Definition, Purpose, Description, Preparations, Precautions, Side effects, Research and general acceptance
Guided imagery is the use of relaxation and mental visualization to improve mood and/or physical well-being.
The connection between the mind and physical health has been well documented and extensively studied. Positive mental imagery can promote relaxation and reduce stress, improve mood, control high blood pressure, alleviate pain, boost the immune system, and lower cholesterol and blood sugar levels. Through guided imagery techniques, patients can learn to control functions normally controlled by the autonomic nervous system, such as heart rate, blood pressure, respiratory rate, and body temperature.
One of the biggest benefits of using guided imagery as a therapeutic tool is its availability. Imagery can be used virtually anywhere, anytime. It is also an equal opportunity therapy. Although some initial training in the technique may be required, guided imagery is accessible to virtually everyone regardless of economic status, education, or geographical location.
Guided imagery also gives individuals a sense of empowerment, or control. The technique is induced by a therapist who guides the patient. The resulting mental imagery used is solely a product of the individual's imagination. Some individuals have difficulty imagining. They may not get actual clear images but perhaps vague feelings about the guided journey. However these individuals' brains and nervous systems responses seem to be the same as those with more detailed imaginings.
Patients who feel uncomfortable "opening up" in a traditional therapist-patient session may feel more at ease with a self-directed therapy like guided imagery.
Guided imagery is simply the use of one's imagination to promote mental and physical health. It can be self-directed, where the individual puts himself into a relaxed state and creates his own images, or directed by others. When directed by others, an individual listens to a therapist, video, or audiotaped exercise that leads him through a relaxation and imagery exercise. Some therapists also use guided imagery in group settings.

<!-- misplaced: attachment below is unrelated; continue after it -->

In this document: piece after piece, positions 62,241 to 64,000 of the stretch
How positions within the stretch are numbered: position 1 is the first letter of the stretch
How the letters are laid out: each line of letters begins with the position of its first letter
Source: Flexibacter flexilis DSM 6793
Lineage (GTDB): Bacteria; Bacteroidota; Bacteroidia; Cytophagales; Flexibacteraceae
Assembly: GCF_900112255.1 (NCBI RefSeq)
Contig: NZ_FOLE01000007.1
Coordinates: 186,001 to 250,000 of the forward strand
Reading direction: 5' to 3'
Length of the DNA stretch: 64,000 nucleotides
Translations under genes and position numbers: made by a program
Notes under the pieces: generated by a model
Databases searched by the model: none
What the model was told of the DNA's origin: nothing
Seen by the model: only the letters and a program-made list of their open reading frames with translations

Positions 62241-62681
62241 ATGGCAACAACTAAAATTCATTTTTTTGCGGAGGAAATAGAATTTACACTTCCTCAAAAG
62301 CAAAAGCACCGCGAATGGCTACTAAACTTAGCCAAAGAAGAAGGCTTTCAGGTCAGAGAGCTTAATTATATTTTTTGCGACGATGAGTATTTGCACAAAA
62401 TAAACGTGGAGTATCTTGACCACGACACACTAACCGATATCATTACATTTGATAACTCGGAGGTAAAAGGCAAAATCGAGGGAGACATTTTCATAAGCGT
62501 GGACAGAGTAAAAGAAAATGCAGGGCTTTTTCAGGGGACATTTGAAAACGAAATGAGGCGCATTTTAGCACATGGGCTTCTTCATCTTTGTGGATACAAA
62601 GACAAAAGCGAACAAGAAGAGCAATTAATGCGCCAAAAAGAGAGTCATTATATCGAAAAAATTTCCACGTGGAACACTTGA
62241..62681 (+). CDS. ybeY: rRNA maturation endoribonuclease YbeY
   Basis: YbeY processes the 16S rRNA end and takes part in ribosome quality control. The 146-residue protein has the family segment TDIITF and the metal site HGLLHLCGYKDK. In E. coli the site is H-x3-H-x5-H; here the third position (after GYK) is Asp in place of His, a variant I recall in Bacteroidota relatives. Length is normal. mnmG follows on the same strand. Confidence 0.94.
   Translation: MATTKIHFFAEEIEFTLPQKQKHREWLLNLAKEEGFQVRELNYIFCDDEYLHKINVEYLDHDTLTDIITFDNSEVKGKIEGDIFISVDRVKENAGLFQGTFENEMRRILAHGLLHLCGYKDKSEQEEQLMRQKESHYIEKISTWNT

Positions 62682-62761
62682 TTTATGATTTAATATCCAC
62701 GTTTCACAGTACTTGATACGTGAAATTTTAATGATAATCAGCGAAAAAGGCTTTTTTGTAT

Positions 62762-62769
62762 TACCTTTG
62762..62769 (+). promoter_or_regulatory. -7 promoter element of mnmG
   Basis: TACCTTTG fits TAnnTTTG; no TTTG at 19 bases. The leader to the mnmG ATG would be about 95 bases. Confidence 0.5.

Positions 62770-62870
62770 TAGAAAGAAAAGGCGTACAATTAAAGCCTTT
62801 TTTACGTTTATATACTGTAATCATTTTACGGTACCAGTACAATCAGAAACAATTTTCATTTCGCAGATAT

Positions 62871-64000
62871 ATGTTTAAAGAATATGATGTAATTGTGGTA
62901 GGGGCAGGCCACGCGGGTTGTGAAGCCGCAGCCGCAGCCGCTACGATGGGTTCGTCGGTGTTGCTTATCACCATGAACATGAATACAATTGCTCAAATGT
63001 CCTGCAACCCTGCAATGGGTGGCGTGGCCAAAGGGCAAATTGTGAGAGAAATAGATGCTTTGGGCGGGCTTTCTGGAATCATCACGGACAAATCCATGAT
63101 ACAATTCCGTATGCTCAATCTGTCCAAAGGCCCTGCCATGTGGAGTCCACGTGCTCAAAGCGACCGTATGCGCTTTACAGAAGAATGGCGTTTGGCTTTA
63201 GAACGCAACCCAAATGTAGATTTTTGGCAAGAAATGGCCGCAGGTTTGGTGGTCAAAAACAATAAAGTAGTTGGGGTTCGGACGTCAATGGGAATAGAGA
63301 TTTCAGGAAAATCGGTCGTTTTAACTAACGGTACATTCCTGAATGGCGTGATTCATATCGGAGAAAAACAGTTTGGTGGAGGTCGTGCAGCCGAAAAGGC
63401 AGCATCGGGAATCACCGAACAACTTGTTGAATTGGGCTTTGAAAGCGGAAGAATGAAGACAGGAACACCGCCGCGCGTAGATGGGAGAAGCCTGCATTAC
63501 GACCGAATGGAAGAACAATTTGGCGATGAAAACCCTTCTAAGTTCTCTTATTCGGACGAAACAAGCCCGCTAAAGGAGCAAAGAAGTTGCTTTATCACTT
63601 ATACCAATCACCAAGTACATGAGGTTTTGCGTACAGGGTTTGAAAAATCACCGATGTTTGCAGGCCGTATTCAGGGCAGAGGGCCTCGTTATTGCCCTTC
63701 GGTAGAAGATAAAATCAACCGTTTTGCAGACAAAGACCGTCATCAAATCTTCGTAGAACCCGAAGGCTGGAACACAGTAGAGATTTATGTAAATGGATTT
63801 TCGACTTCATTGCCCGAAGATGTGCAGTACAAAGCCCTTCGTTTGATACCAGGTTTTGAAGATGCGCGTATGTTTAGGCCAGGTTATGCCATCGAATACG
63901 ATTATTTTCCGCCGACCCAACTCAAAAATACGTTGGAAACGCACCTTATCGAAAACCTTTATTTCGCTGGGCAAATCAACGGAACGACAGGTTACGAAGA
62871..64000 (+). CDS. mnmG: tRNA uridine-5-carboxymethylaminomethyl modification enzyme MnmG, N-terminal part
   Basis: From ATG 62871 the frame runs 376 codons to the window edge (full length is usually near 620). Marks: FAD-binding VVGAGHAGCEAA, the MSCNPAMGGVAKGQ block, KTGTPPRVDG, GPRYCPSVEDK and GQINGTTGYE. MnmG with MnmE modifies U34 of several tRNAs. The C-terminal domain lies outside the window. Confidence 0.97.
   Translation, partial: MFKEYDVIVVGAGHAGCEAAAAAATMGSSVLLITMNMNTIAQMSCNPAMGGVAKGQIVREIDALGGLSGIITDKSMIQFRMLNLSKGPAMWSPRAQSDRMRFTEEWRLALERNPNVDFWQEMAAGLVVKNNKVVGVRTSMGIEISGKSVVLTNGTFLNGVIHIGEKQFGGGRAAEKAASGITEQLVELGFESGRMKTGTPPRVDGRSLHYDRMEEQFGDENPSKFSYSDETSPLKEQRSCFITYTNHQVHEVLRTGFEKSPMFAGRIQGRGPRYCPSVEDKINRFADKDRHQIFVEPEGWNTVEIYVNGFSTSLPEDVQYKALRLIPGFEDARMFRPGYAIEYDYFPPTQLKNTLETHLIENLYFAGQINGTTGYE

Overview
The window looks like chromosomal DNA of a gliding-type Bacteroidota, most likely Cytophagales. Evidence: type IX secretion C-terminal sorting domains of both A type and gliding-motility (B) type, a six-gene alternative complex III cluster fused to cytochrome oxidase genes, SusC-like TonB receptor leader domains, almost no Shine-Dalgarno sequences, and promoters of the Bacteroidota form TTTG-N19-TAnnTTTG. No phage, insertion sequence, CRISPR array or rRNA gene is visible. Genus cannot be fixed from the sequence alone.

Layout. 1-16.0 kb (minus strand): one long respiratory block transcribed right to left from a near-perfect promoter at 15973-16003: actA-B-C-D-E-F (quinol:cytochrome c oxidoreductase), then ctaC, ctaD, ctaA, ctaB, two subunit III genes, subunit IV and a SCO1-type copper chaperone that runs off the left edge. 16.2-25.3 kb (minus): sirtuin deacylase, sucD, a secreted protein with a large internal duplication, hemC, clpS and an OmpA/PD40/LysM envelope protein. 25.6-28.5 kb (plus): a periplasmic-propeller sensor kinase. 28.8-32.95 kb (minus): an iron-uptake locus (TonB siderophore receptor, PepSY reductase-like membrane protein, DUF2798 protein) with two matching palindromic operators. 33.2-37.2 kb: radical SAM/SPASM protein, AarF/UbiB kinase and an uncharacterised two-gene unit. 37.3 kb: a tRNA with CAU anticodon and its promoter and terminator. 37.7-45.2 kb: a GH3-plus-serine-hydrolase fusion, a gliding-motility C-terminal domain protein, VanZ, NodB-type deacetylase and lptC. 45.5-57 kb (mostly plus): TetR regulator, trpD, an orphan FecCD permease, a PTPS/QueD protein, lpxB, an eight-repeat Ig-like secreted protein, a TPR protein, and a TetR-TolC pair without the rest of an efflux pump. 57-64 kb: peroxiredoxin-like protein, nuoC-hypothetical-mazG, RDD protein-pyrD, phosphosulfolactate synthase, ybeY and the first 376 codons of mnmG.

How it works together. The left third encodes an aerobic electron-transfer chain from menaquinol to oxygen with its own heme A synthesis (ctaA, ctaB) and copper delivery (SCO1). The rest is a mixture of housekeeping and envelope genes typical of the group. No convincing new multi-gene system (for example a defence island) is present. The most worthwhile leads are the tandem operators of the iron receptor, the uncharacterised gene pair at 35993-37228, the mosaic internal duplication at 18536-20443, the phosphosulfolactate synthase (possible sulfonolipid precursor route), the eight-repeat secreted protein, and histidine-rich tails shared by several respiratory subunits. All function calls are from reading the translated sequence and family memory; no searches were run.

Guided imagery is a two-part process. The first component involves reaching a state of deep relaxation through breathing and muscle relaxation techniques. During the relaxation phase, the person closes her eyes and focuses on the slow, in and out sensation of breathing. Or, she might focus on releasing the feelings of tension from her muscles, starting with the toes and working up to the top of the head. Relaxation tapes often feature soft music or tranquil, natural sounds such as rolling waves and chirping birds in order to promote feelings of relaxation.
Once complete relaxation is achieved, the second component of the exercise is the imagery, or visualization, itself. There are a number of different types of guided imagery techniques, limited only by the imagination. Some commonly used types include relaxation imagery, healing imagery, pain control imagery, and mental rehearsal.
Relaxation imagery involves conjuring up pleasant, relaxing images that rest the mind and body. These may be experiences that have already happened, or new situations.
Patients coping with diseases and injuries can imagine cancer cells dying, wounds healing, and the body mending itself. Or, patients may picture themselves healthy, happy, and symptom-free. Another healing imagery technique is based on the idea of qi, or energy flow, an idea borrowed from traditional Chinese medicine. Chinese medicine practitioners believe that illness is the result of a blockage or slowing of energy flow in the body. Individuals may use guided imagery to imagine energy moving freely throughout the body as a metaphor for good health.